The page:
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At fifteen, Victor Rios found himself a human target--flat on his ass amid a hail of shotgun fire, desperate for money and a place on the street. Faced with the choice of escalating a drug turf war or eking out a living elsewhere, he turned to a teacher, who mentored him and helped him find a job at an auto shop. That job would alter the course of his whole life--putting him on the road to college and eventually a PhD. Now, Rios is a rising star, hailed for his work studying the lives of African American and Latino youth. In Human Targets, Rios takes us to the streets of California, where we encounter young men who find themselves in much the same situation as fifteen-year-old Victor. We follow young gang members into schools, homes, community organizations, and detention facilities, watch them interact with police, grow up to become fathers, get jobs, get rap sheets--and in some cases get killed. What is it that sets apart young people like Rios who succeed and survive from the ones who don't? Rios makes a powerful case that the traditional good kid/bad kid, street kid/decent kid dichotomy is much too simplistic, arguing instead that authorities and institutions help create these identities--and that they can play an instrumental role in providing young people with the resources for shifting between roles. In Rios's account, to be a poor Latino youth is to be a human target--victimized and considered an enemy by others, viewed as a threat to law enforcement and schools, and burdened by stigma, disrepute, and punishment. That has to change. This is not another sensationalistic account of gang bangers. Instead, the book is a powerful look at how authority figures succeed--and fail--at seeing the multi-faceted identities of at-risk youths, youths who succeed--and fail--at demonstrating to the system that they are ready to change their lives. In our post-Ferguson era, Human Targets is essential reading.

Punished

Author: Victor M. Rios
Publisher: NYU Press
ISBN: 081477637X
Size: 46.45 MB
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The author discusses his background as a former gang member and juvenile delinquent in Oakland, California, during the 1980s and 1990s, details his efforts to study the lives of young men from his neighborhood after earning a PhD in sociology at Berkeley, and emphasizes the importance of understanding in order to develop solutions for young men who live in a culture of punishment.

A Rainbow Of Gangs

Author: Diego Vigil
Publisher: University of Texas Press
ISBN: 0292788517
Size: 59.69 MB
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With nearly 1,000 gangs and 200,000 gang members, Los Angeles holds the dubious distinction of being the youth gang capital of the United States. The process of street socialization that leads to gang membership now cuts across all ethnic groups, as evidenced by the growing numbers of gangs among recent immigrants from Asia and Latin America. This cross-cultural study of Los Angeles gangs identifies the social and economic factors that lead to gang membership and underscores their commonality across four ethnic groups—Chicano, African American, Vietnamese, and Salvadorian. James Diego Vigil begins at the community level, examining how destabilizing forces and marginalizing changes have disrupted the normal structures of parenting, schooling, and policing, thereby compelling many youths to grow up on the streets. He then turns to gang members' life stories to show how societal forces play out in individual lives. His findings provide a wealth of comparative data for scholars, policymakers, and law enforcement personnel seeking to respond to the complex problems associated with gangs.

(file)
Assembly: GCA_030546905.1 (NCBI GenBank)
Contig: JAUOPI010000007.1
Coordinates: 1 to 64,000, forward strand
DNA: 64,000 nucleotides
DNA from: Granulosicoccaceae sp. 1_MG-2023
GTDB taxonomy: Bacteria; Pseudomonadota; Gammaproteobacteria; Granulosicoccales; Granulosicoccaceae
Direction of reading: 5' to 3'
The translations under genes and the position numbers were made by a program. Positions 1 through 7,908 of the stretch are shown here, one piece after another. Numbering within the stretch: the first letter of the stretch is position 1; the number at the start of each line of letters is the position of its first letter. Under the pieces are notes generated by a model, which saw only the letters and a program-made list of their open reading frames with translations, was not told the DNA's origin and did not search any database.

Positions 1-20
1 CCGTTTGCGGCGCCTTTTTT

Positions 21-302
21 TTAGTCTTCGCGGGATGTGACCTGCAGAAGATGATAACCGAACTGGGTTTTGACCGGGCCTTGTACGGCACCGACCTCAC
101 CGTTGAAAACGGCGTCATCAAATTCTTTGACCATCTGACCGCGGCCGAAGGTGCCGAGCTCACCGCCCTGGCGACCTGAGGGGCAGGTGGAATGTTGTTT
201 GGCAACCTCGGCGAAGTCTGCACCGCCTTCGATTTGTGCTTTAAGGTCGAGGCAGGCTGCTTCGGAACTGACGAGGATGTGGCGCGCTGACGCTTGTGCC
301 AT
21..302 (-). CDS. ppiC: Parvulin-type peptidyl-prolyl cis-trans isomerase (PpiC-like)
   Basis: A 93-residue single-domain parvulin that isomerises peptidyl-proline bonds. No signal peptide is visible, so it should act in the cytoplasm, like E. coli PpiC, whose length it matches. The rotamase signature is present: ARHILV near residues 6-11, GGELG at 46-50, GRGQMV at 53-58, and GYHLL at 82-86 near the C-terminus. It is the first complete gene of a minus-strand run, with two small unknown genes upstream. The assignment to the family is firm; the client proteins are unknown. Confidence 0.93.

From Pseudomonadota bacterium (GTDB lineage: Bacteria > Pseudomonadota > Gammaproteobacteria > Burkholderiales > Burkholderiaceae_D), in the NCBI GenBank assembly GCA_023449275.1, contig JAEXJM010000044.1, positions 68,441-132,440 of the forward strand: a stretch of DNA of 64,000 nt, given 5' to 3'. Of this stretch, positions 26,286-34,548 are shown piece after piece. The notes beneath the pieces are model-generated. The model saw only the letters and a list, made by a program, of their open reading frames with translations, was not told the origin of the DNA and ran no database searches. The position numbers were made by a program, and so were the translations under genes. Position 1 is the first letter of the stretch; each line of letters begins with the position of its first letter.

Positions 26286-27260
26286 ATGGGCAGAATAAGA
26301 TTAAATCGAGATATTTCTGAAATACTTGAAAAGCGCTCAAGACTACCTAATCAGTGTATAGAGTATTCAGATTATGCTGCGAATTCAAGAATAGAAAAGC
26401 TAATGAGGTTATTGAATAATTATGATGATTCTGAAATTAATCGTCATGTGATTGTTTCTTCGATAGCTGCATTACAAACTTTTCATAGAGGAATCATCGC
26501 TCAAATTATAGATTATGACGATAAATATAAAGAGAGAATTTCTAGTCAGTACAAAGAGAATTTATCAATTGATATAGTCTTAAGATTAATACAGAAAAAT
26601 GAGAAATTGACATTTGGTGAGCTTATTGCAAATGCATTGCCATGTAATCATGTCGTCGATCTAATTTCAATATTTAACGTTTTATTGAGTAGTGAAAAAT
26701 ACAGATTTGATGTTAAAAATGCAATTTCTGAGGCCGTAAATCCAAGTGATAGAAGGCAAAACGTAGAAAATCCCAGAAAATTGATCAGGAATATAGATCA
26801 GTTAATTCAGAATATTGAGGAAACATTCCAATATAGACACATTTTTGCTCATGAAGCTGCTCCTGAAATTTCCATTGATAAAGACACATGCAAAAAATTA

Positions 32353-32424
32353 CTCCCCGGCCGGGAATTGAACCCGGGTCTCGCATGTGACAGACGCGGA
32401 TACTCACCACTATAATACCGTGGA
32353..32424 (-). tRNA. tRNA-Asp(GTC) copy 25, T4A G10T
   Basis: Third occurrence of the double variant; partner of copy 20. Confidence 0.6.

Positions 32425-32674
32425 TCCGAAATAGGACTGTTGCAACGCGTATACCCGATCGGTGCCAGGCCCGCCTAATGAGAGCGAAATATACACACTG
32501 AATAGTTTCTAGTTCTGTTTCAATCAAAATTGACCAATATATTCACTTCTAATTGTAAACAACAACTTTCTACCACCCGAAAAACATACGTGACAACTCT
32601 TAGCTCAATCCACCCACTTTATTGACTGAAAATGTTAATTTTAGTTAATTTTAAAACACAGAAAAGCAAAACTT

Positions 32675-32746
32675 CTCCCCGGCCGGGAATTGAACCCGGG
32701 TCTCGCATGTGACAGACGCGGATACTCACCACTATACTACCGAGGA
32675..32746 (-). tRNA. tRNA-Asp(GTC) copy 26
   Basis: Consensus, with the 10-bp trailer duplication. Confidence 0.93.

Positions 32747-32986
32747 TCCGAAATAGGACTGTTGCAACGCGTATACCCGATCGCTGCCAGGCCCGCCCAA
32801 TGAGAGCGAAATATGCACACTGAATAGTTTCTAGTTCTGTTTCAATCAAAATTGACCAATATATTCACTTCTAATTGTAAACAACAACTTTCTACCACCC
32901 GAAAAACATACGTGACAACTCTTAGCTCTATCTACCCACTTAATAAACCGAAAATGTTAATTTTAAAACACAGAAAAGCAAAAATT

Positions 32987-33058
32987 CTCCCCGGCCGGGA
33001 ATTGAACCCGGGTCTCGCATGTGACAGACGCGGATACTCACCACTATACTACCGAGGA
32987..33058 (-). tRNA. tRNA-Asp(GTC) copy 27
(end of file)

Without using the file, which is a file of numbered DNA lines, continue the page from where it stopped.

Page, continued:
The Neighborhood Has Its Own Rules

Author: Cid Martinez
Publisher: NYU Press
ISBN: 0814762840
Size: 55.70 MB
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South Los Angeles is often seen as ground zero for inter-racial conflict and violence in the United States. Since the 1940s, South LA has been predominantly a low-income African American neighborhood, and yet since the early 1990s Latino immigrants—mostly from Mexico and many undocumented—have moved in record numbers to the area. Given that more than a quarter million people live in South LA and that poverty rates exceed 30 percent, inter-racial conflict and violence surprises no one. The real question is: why hasn't there been more? Through vivid stories and interviews, The Neighborhood Has Its Own Rules provides an answer to this question. Based on in-depth ethnographic field work collected when the author, Cid Martinez, lived and worked in schools in South Central, this study reveals the day-to-day ways in which vibrant social institutions in South LA— its churches, its local politicians, and even its gangs—have reduced conflict and kept violence to a level that is manageable for its residents. Martinez argues that inter-racial conflict has not been managed through any coalition between different groups, but rather that these institutions have allowed established African Americans and newcomer Latinos to co-exist through avoidance—an under-appreciated strategy for managing conflict that plays a crucial role in America's low-income communities. Ultimately, this book proposes a different understanding of how neighborhood institutions are able to mitigate conflict and violence through several community dimensions of informal social controls.